Shkodër Bazaar

The Shkodër Bazaar (also known as the Grand Bazaar or the Old Bazaar) was the economic and civic hub of Shkodër, Albania for centuries and was one of the most important trade hubs in the Western Balkans.[1] After the rise of the People's Socialist Republic of Albania in 1944, the bazaar became a camp for refugees from the Orthodox population of Greek-speaking Albanians fleeing the Greek Civil War. In 1968, the bazaar was demolished and replaced with a park.[2]

LocationEdit

The Bazaar lay at the foot of Rozafa Castle, about 1 kilometre (0.62 mi) south of the modern city center, on the plain stretching to the bank of the Bojana River.[3] According to legend, the bazaar dates to before the city fell to the Ottoman Empire and once stretched all the way to the Qafa neighborhood. This is attested to in Marin Barleti’s book on the Siege of Shkodra in 1478-79.

HistoryEdit

A market was held there from the earliest times. As early as the 14th century, the Statutes of Scutari refer to the area as a favolete (trading post). Originally associated with the river pier and the holdings of the Bushati family, the Bazaar became one of the most famous markets in the Balkans. It continued to play a major role in the craft trade as late as the 1870s, when as many as 2500 merchants were licensed to trade there.[4]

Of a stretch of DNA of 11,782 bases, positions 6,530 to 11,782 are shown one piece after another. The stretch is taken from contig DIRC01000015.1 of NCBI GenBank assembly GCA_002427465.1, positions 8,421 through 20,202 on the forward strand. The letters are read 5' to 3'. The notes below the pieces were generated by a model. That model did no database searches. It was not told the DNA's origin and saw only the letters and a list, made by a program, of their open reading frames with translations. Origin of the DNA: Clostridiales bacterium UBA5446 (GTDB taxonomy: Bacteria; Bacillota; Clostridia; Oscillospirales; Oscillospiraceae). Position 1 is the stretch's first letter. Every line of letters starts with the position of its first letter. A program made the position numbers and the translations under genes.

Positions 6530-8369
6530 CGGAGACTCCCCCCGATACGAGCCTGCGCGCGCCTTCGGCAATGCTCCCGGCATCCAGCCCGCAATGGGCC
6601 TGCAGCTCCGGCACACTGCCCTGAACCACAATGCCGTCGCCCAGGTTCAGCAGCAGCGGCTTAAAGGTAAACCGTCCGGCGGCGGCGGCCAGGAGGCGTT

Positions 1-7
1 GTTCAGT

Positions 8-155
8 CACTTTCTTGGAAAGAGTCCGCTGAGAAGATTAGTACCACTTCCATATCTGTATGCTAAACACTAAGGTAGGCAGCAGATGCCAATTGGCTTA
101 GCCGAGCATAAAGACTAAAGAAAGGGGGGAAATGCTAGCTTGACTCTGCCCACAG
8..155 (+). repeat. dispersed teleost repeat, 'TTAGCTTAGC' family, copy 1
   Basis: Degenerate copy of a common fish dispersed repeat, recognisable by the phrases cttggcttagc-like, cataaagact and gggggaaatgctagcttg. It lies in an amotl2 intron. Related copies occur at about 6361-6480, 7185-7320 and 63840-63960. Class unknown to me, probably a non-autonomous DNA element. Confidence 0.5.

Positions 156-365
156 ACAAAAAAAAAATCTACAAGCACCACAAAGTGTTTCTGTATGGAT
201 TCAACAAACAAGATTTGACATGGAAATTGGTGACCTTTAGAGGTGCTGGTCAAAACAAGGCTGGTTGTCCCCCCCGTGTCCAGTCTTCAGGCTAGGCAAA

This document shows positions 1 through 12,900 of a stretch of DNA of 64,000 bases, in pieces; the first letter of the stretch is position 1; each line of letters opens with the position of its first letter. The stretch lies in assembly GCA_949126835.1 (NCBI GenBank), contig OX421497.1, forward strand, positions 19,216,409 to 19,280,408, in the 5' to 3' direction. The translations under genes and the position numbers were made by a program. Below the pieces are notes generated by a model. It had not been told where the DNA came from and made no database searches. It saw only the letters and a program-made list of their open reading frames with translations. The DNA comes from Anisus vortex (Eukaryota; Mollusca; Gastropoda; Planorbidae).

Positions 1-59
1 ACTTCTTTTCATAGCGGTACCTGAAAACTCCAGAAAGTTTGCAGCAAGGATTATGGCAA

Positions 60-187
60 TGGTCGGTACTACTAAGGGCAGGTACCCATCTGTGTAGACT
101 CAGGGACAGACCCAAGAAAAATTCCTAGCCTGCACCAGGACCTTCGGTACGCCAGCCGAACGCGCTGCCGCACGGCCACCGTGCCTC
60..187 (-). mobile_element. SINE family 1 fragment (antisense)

Beginning in the 1860s, the Bazaar began to decline due a variety of factors. These included competition from industrial production, the opening of the Suez Canal in 1869, the construction of the Mitrovica-Thessaloniki Railway, Montenegro’s annexation of Ulcinj and Bar in 1880, flooding, general Ottoman decline,[5] steamships on the Danube, competition from Edirne, and a 1905 earthquake.[6] During the Montenegrin occupation of Albania in the Balkan Wars, departing troops burned the prime wheat and barley shops completely down, damaging 250 stands.[3]

DeclineEdit

Major historical factors in the decline of the Bazaar include the following:

  1. Damage during World War I
  2. Changes in the flow of the Drin that swelled the Bojana up the plain and flooded the most picturesque part of the Bazaar
  3. In 1940, road construction from Molo to Bahçallëk cut off the waterfront.[7]

ReferencesEdit

  1. ^ "1907 | Theodor Ippen: The Bazaar of Shkodra". www.albanianhistory.net.
  2. ^ "Shkoder- an Albanian Gem That Once Visited, Cannot Be Forgotten". October 10, 2020.
  3. ^ a b Bushati, Hamdi (1999). Shkodra dhe motet, Vol. I. Shkodër: Idromeno.
  4. ^ https://www.google.com/books/edition/Insurrections_populaires_anti_ottomanes/VnUKAQAAIAAJ?hl=en&gbpv=0&bsq=Pazari%20i%20Shkodr%C3%ABs
  5. ^ Tafilica, Zamir (2012). Pazari i Vjetër i Shkodrës, , , fq. Tirana: Art & Trashëgimi. p. 74.
  6. ^ Ippen, Theodor A. (1907). Skutari und die nordalbanische Küstenebene, translated from the German by Robert Elsie. Sarajevo. pp. 27–32.
  7. ^ Dizdari, R. (1973). Monumentet, Nr. 5-6. Tirana: Instituti i Monumenteve të Kulturës. pp. 203–210.